Lesson of Soviet Union’s collapse ‘helps China develop socialism successfully’
The former socialist superpower the Soviet Union (USSR) collapsed on December 25, 1991, while China, a major power which chose the path of socialism with Chinese characteristics different from that of the USSR, has become the biggest economy on a purchasing power parity basis. It is also the most powerful and successful socialist country en route to realize modernization and industrialization without choosing the Western capitalist model, as well as “the most important strategic competitor” in the eyes of the US.
Chinese people hold mixed feelings over the collapse 30 years ago, as they hold sympathy toward Russian people who consequently suffered a series of tragedies, but they also find that the collapse of the red giant is a significantly valuable lesson for China to keep developing and improving socialism with Chinese characteristics.
Just as discussions are rife among observers and scholars worldwide, there has been much debate appraising the legacy of the collapse of the USSR from Chinese experts, commentators and ordinary people on Chinese media and social media platforms in recent days, but their voices are quite different from the Western ones.
Portraying the US as the “victor” of the Cold War, many media and scholars from the US and other Western countries are at pains to attribute the collapse of the USSR to its socialist path, claiming that its choice caused mistakes like military expansion, Great-Power chauvinism and failed economic reform.
But a mainstream view in China is that socialism is correct, and that it was effective in helping the Soviet Union defeat fascism and build a superpower. The error lay in that leaders of the USSR after Joseph Stalin deviated from the path of socialism, and even betrayed the path and the people of Soviet Union, said Chinese experts, stressing that the success of China today has further strengthened the correctness of this view.
A valuable lesson
Li Shenming, former vice president of the Chinese Academy of Social Sciences, told the Global Times that “there are many different explanations from around the world about why the Soviet Union collapsed, but the one which holds that ‘Stalinism,’ or ‘the socialist model of the Soviet Union,’ is the root cause continues to dominate.”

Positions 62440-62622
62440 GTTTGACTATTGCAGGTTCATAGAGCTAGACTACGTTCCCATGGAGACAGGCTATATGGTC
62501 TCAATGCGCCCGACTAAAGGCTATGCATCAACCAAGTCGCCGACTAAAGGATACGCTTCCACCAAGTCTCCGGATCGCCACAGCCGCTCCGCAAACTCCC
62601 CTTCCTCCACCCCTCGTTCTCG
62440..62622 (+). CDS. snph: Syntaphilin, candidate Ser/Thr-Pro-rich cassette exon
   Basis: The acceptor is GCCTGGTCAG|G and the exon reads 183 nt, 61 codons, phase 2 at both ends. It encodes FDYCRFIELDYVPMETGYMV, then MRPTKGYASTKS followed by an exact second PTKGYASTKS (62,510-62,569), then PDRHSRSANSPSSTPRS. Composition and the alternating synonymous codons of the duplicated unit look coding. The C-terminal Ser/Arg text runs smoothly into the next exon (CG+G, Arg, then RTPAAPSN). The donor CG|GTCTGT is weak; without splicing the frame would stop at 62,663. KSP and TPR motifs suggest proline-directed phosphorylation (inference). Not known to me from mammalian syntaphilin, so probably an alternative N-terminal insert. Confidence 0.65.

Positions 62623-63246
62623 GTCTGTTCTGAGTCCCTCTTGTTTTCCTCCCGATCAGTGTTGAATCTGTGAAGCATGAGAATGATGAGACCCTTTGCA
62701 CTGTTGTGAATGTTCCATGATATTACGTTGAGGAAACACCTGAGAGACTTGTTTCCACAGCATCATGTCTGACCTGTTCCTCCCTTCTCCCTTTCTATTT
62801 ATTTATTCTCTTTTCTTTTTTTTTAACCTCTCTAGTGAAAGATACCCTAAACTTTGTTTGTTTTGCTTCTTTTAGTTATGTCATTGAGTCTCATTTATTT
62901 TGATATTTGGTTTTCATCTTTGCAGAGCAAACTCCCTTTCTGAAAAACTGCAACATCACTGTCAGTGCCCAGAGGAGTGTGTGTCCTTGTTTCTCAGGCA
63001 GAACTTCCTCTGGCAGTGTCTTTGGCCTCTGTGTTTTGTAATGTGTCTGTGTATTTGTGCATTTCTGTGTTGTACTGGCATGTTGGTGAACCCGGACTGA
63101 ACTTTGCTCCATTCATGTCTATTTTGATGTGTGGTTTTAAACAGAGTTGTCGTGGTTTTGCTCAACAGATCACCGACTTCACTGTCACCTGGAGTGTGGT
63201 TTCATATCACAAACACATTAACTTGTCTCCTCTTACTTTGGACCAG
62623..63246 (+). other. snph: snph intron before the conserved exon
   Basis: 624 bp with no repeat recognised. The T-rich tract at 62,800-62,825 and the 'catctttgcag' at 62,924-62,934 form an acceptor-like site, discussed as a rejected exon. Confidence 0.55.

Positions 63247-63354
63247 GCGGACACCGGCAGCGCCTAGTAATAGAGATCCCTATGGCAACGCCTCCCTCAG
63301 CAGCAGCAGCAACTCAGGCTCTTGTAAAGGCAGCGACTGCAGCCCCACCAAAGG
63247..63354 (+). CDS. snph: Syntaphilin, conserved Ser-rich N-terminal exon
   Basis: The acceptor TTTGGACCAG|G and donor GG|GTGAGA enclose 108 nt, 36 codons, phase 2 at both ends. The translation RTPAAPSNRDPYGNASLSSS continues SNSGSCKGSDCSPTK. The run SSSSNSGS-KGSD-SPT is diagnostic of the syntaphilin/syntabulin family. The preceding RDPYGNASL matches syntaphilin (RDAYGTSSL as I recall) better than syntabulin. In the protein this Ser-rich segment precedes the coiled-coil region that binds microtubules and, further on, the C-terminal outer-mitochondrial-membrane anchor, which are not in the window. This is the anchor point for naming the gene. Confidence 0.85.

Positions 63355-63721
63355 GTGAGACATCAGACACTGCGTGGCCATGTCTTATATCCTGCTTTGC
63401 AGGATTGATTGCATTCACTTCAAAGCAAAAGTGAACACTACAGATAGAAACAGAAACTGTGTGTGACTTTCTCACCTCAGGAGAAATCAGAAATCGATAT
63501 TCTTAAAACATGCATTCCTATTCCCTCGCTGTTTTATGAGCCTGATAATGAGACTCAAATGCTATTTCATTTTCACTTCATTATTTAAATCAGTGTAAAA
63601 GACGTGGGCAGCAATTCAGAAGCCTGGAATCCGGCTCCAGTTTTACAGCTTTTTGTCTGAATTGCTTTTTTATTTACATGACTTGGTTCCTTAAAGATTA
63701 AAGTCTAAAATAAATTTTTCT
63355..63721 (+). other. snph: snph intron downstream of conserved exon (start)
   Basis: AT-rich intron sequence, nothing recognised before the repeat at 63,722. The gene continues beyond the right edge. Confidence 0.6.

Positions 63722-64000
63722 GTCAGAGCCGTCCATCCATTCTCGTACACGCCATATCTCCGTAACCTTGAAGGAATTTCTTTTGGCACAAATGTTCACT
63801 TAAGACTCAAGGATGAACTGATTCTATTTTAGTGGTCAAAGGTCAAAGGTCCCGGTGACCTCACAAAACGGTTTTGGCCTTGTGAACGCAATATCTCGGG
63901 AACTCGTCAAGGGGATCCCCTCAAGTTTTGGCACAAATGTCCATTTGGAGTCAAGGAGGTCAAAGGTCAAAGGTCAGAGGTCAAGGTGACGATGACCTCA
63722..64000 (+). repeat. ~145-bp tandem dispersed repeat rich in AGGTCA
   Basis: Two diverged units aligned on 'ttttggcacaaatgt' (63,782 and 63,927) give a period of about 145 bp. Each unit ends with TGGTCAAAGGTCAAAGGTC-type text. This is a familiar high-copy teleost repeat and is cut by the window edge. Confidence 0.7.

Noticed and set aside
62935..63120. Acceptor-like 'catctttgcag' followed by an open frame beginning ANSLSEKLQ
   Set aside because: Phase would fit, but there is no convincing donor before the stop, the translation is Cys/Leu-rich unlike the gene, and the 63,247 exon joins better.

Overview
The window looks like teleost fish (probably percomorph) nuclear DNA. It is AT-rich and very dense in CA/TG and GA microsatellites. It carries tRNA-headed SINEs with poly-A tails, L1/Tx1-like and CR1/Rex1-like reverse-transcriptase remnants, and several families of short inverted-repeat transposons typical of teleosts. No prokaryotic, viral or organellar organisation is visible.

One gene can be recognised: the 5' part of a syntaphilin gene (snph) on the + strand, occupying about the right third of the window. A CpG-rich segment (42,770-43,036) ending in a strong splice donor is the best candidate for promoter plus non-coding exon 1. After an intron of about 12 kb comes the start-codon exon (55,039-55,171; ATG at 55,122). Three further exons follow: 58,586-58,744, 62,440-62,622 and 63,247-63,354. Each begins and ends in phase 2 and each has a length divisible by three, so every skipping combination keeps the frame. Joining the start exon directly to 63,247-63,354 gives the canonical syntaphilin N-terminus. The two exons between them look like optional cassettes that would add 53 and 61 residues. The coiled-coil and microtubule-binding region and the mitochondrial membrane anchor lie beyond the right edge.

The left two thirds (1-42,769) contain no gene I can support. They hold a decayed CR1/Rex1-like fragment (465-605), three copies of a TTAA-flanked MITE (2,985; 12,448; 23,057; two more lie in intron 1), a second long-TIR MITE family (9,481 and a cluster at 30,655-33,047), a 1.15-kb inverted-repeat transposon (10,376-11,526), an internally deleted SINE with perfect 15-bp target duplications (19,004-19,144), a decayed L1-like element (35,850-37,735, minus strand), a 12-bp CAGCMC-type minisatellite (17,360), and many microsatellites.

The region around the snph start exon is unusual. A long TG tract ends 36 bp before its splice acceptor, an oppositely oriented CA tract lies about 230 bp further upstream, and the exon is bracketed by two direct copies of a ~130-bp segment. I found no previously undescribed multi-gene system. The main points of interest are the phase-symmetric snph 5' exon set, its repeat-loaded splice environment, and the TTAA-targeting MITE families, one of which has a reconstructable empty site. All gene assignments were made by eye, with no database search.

“But in China, we have reached common ground after much research and many discussions that Stalinism is not the root cause, and the real reason is that, from Nikita Khrushchev to Mikhail Gorbachev, the leadership of the Soviet Union gradually deviated from and eventually betrayed Marxism, socialism and the fundamental interests of the overwhelming majority of the people,” Li noted.
To blame Stalin, or the socialist model built by Lenin and Stalin, for the collapse of the Soviet Union is irresponsible, Li said. “Although the model was not perfect and needed reforming, the Soviet Union achieved great goals such as industrialization, victory in World War II and a successful post-war reconstruction under this model,” Li said.
The starting point of the Soviet Union’s collapse was the reform initiated by Khrushchev, because it failed to address the problems. Instead, it gradually denied the basic political and economic system of the Soviet Union’s socialism, and when it came to the Gorbachev era, the leadership of the country fully betrayed Marxism and chose a path with no turning back, experts said.
The Soviet Union’s leaders were not just betraying their original aspiration, but also forgot that serving the people is their core mission, rather than becoming enmeshed in power struggles with other countries, bullying and threatening its comrades within the socialist bloc including China, pursuing military expansion and even invading other countries like Afghanistan, said Chinese analysts.
“The Soviet Union could send satellites to space and expand its geopolitical influence sphere, but it could not fix its problems with the shortages of food, textile and daily necessities, which further fueled social conflicts,” Wang Xianju, deputy director and research fellow at the Renmin University of China – Russia St. Petersburg State University Russian Research Center, told the Global Times.
The Communist Party of China (CPC) has always stressed that all-out developments and achievements we gained and we are paying efforts to achieve are just for one fundamental purpose: serving the people, Wang noted.